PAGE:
Dimarhos, who previously worked in economic development in Austin, had his first experience with startups when his former boss gave him a chance to work with his international accelerator for startups.

"I got my opening into the tech world through the international accelerator and seeing amazing immigrant founders create jobs and strive to do great things in America," he shares.

"Quite honestly, a startup that celebrates different cultures couldn't have a better home than in Houston," he says, noting the massive immigrant population and variety of cultures in the city.

In Dimarhos' own life, he's come across immigrants as well as first and second generation Americans who wish to preserve their own cultures.

"They've wished there was a more modern way to have access to those resources," he explains.

In the future, Dimarhos intends to quickly broaden the app to "launch in every immigrant community in the United States and around the world."

Connecting to cultural roots is something Dimarhos feels is "sacred" to immigrant families.

"It's something that you have the obligation from your parents as they give you everything for you to succeed in life. You kind of carry that obligation to carry that torch and pass it on to your children and their children," he explains.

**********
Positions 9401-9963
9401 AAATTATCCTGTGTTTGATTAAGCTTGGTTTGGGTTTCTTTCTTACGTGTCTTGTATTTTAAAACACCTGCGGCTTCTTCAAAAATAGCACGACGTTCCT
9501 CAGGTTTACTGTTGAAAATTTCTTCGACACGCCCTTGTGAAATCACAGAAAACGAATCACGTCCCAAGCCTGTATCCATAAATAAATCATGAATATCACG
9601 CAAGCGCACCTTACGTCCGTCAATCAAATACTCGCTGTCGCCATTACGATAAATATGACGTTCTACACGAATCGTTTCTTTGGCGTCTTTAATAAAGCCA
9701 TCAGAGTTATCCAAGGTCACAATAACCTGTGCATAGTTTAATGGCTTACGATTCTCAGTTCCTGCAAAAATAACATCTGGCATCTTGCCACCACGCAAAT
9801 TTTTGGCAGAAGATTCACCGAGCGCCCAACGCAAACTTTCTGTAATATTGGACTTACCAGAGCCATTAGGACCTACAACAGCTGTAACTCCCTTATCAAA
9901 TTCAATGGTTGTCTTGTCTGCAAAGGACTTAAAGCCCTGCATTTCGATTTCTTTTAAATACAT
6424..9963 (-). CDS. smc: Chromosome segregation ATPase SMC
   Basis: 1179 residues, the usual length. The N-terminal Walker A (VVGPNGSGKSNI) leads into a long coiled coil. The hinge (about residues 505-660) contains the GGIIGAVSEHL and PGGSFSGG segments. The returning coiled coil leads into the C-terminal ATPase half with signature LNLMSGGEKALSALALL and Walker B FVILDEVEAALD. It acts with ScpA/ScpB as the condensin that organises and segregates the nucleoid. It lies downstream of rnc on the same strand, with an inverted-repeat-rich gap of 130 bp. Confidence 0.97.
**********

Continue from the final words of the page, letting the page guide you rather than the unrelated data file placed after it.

"We grow up with that and the vision and the mission is just to create something that makes that a little bit easier to keep our cultures alive. I honestly think it's part of what makes this country great," he says.

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Building Houston

 
 

For over a year now, scientists have been testing wastewater for COVID-19. Now, the public can access that information. Photo via Getty Images

In 2020, a group of researchers began testing Houston's wastewater to collect data to help identify trends at the community level. Now, the team's work has been rounded up to use as an online resource.